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Missing Persons
December 29, 2022

If you are concerned about the welfare and whereabouts of a U.S. citizen friend or family member in Nepal, or if you are unable to contact them in an emergency, the Embassy can help.

Please know that it is not uncommon for visitors in Nepal to travel to remote areas that do not have reliable electricity, internet access, or mobile phone coverage. Trekkers, volunteers, and other visitors often do not have the ability to stay in easy contact with friends and family back home. Contact the Embassy after an unexpected or unreasonably-long break in communication.

If you believe that your friend or loved one has gone missing in Nepal and you are in the United States, please contact the State Department’s Office of Overseas Citizens Services by telephone at 1-888-407-4747 or 1-202-501-4444.

You may also contact the American Citizen Services unit of the Embassy directly by calling +977-1-423-4000 during normal business hours. After normal business hours, we recommend emailing a full summary of the situation to U.S. Embassy Consular Information & Service MS Form:. The American Citizen Service unit will open a case the following business day and contact you as soon as possible.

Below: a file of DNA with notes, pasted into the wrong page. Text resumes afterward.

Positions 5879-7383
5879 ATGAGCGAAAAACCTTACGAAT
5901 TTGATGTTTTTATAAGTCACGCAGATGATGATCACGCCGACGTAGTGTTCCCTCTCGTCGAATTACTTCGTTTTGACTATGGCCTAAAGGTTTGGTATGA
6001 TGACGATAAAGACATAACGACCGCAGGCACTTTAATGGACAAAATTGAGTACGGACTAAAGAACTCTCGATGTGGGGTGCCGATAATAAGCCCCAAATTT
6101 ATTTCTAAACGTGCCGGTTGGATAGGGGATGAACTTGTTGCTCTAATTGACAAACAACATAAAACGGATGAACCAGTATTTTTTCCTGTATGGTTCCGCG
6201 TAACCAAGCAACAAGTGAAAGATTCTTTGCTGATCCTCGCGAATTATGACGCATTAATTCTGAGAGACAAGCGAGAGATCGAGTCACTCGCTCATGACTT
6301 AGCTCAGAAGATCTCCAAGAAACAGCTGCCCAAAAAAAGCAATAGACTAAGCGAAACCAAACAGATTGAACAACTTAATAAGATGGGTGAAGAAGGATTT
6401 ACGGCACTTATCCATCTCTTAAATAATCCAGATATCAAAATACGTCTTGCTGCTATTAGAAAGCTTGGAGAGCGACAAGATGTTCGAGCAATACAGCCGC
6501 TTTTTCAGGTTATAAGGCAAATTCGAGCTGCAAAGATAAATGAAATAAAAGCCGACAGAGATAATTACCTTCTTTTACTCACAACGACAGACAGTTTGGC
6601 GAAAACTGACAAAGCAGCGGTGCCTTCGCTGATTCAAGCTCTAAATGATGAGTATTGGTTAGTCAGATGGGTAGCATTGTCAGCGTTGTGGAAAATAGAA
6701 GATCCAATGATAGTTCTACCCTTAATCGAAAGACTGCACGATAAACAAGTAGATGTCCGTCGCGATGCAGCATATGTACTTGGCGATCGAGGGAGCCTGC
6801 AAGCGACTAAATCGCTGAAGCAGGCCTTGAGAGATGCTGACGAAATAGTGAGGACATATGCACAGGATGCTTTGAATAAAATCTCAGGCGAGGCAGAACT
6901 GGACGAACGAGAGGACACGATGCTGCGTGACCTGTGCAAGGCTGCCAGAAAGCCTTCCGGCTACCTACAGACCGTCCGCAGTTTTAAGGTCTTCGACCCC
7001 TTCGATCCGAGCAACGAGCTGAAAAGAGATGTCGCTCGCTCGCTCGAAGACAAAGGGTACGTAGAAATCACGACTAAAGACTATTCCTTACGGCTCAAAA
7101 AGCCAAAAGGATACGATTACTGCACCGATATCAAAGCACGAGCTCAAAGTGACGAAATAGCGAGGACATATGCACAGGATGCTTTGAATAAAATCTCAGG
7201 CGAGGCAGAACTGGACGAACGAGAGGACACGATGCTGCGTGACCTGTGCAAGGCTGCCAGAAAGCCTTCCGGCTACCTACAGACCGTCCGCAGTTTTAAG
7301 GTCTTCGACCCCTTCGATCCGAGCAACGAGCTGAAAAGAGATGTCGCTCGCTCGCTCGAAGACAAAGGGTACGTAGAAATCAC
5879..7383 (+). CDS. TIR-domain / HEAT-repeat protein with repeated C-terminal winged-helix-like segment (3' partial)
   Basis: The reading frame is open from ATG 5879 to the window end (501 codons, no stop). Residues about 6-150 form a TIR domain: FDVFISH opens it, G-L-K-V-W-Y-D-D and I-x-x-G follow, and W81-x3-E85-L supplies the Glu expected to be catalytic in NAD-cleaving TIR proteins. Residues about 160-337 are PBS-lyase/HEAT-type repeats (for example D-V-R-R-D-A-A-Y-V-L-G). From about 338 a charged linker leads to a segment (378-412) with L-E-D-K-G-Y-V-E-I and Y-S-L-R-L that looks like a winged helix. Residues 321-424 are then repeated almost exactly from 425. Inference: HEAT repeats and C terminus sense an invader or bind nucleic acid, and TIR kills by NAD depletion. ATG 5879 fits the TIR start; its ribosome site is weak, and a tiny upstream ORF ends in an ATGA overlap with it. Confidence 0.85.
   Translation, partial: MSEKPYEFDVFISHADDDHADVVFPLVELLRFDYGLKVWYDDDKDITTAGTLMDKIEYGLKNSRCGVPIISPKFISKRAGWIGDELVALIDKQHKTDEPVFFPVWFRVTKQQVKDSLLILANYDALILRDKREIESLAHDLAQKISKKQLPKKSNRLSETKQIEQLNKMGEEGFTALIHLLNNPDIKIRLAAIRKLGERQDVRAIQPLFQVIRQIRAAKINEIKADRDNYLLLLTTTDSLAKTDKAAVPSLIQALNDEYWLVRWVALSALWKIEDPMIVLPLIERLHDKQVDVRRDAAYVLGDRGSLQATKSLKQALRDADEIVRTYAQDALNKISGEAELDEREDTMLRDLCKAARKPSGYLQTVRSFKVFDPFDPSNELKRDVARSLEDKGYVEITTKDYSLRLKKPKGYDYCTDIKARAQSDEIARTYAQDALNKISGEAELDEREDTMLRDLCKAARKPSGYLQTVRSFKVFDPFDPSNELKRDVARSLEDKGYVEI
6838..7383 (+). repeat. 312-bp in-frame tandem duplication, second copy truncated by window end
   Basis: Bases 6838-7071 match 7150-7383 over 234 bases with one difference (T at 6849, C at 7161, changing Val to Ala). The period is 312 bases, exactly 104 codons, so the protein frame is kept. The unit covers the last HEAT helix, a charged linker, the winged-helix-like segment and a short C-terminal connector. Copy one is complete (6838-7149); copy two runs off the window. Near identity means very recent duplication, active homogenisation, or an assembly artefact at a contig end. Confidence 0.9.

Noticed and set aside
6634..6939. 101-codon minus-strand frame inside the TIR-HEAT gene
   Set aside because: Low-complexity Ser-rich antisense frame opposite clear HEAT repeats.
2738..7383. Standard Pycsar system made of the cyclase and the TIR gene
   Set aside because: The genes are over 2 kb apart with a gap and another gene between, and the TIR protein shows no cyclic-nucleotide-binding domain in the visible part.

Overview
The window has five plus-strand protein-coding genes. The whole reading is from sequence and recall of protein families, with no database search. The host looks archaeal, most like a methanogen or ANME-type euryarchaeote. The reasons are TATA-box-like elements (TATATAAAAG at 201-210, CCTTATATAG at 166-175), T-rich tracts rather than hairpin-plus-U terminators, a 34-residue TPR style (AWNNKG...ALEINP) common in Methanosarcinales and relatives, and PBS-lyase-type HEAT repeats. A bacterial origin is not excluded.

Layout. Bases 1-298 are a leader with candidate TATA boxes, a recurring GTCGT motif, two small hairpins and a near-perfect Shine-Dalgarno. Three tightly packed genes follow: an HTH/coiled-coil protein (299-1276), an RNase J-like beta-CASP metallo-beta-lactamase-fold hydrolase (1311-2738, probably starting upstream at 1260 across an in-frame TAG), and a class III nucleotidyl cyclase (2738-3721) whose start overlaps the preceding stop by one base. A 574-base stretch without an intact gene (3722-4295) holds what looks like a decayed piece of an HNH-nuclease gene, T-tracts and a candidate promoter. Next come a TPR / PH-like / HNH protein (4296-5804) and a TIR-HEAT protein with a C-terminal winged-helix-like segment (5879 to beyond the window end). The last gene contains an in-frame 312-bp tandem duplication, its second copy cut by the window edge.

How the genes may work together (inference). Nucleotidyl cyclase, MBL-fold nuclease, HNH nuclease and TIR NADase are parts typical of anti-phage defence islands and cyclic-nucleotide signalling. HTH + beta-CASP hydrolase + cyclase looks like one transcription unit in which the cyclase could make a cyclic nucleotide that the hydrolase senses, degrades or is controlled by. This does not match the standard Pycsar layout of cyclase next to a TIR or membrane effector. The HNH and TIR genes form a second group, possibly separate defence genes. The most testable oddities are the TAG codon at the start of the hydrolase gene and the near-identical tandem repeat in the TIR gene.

To locate a U.S. citizen in Nepal, it is helpful for us to have as much of the following information as possible:

  • Caller’s full name, address, phone number, and relationship with the person abroad
  • Name, date of birth, and place of birth of the person abroad
  • Passport number of person abroad (if known)
  • Travel details, itinerary, phone, and email contact information of person abroad
  • Date and content of last contact with person abroad
  • Other associates, friends, or points of contact for person abroad 

For emergency family messages, please also include:

  • Nature of the emergency
  • What you want the person abroad to be told about the emergency
  • Name, address, and telephone number of the person you wish the person abroad to call after the message has been relayed by Embassy staff

Please note in advance that the provisions of the Privacy Act of 1974 prohibit consular officers from releasing information regarding a U.S. citizen over the age of 18 without their consent.